“Even if the harms don’t materialize, this will undermine the credibility and legitimacy of the research enterprise,” said Lawrence O. Gostin, professor of international health law at Georgetown University.
The first release, which was discussed in a scientific paper published online by the journal Nature Biotechnology, took place in the Cayman Islands in the Caribbean in 2009 and caught the international scientific community by surprise. Oxitec has subsequently released the modified mosquitoes in Malaysia and Brazil.
Luke Alphey, the chief scientist at Oxitec, said the company had left the review and community outreach to authorities in the host countries.
“They know much better how to communicate with people in those communities than we do coming in from the U.K.” he said.
Dr. Alphey was a zoology researcher at Oxford before co-founding Oxitec in 2002. The company has raised about $24 million from investors, including Oxford, he said. A major backer is East Hill Advisors, which is run by the New England businessman Landon T. Clay, former chief executive of Eaton Vance, an investment management firm.
Oxitec says its approach is an extension of a technique used successfully for decades to suppress or even eradicate pests, which involves the release of millions of sterile insects that mate with wild ones, producing no offspring.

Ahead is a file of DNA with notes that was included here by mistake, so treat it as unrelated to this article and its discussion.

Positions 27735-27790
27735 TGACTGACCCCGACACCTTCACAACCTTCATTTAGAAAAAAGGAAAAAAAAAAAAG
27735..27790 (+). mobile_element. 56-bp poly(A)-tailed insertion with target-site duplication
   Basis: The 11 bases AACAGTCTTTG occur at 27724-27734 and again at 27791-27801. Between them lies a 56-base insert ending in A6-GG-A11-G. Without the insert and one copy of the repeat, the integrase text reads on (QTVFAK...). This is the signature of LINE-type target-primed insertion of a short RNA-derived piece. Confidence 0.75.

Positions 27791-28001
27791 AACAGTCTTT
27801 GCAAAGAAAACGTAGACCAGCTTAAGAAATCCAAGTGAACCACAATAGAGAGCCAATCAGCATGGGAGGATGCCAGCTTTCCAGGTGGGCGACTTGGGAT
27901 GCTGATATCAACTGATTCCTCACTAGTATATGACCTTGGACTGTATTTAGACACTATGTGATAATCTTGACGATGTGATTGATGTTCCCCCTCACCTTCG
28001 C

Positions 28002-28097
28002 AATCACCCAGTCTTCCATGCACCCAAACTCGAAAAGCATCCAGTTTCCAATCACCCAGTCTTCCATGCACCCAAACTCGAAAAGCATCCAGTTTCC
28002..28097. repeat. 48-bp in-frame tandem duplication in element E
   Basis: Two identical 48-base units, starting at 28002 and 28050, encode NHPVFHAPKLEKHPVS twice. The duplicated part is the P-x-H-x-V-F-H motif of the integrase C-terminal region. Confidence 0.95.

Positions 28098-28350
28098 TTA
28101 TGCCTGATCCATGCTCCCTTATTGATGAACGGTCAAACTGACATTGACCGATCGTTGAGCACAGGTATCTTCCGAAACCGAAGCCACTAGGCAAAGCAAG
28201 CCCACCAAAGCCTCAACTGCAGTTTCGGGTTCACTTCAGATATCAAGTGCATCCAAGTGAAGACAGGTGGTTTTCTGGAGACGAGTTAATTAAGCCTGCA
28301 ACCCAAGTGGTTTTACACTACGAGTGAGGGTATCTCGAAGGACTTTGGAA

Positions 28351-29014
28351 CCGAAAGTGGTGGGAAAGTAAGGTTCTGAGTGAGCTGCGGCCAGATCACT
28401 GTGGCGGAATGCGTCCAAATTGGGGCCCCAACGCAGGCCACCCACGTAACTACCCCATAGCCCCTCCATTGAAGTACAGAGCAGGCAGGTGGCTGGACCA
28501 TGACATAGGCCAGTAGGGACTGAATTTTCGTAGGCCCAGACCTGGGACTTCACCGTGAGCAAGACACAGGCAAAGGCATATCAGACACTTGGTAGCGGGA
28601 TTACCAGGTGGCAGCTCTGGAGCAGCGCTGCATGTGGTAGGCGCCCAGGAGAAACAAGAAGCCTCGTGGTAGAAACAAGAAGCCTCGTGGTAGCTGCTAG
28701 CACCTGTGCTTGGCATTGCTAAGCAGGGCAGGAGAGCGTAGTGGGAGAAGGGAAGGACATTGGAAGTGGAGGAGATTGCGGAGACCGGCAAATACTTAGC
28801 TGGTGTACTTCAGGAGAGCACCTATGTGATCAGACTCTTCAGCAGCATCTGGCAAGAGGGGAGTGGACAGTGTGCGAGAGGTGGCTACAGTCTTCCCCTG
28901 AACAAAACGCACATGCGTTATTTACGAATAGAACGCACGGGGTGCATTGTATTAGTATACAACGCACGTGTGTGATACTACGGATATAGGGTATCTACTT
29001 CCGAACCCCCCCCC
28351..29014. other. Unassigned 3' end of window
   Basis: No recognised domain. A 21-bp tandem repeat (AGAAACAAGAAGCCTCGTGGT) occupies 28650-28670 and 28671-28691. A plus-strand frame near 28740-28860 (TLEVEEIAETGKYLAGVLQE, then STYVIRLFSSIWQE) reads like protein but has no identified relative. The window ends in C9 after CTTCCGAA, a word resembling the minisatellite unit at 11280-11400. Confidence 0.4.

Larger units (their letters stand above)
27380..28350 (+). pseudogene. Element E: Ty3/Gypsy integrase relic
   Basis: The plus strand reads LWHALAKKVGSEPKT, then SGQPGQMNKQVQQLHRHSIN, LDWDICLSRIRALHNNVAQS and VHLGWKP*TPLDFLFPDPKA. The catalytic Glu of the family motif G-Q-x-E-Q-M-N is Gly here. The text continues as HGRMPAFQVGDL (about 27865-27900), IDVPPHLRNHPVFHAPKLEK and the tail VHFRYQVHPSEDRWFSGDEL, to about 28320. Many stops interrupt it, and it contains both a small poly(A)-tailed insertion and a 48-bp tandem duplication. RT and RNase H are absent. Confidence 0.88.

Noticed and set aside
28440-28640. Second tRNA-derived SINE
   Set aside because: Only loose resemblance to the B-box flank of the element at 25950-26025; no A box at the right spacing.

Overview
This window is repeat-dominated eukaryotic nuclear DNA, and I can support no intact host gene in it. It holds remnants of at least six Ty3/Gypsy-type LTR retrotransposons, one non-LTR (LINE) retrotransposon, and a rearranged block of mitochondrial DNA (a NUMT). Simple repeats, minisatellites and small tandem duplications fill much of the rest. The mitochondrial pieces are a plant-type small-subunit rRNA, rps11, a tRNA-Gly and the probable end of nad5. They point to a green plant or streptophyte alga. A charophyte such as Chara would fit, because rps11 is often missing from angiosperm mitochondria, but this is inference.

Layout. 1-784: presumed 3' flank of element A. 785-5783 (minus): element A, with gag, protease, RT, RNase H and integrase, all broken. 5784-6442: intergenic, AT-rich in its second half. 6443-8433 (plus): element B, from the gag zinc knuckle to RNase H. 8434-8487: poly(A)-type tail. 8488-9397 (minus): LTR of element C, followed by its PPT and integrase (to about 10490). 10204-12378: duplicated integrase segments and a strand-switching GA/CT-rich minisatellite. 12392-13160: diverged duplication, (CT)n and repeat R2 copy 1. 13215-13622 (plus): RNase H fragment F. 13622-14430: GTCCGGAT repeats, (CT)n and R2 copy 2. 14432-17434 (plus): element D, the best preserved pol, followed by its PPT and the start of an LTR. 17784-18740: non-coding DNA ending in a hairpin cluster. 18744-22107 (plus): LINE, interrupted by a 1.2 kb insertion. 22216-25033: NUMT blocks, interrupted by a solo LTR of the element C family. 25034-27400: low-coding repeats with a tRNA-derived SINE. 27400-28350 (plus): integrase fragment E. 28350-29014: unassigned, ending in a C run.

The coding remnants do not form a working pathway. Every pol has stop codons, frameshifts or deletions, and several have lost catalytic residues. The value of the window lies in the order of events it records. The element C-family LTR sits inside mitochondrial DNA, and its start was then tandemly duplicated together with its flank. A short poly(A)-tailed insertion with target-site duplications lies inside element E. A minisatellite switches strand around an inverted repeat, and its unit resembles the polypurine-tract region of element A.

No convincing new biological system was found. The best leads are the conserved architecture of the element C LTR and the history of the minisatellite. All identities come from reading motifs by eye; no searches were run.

But the technique has not been successfully used for mosquitoes, in part because the radiation usually used to sterilize the insects also injures them, making it difficult for them to compete for mates against wild counterparts.
Oxitec has created Aedes aegypti mosquitoes, the species that is the main transmitter of the dengue and yellow fever viruses, containing a gene that will kill them unless they are given tetracycline, a common antibiotic.
In the lab, with tetracycline provided, the mosquitoes can be bred for generations and multiplied. Males are then released into the wild, where tetracycline is not available. They live long enough to mate but their progeny will die before adulthood.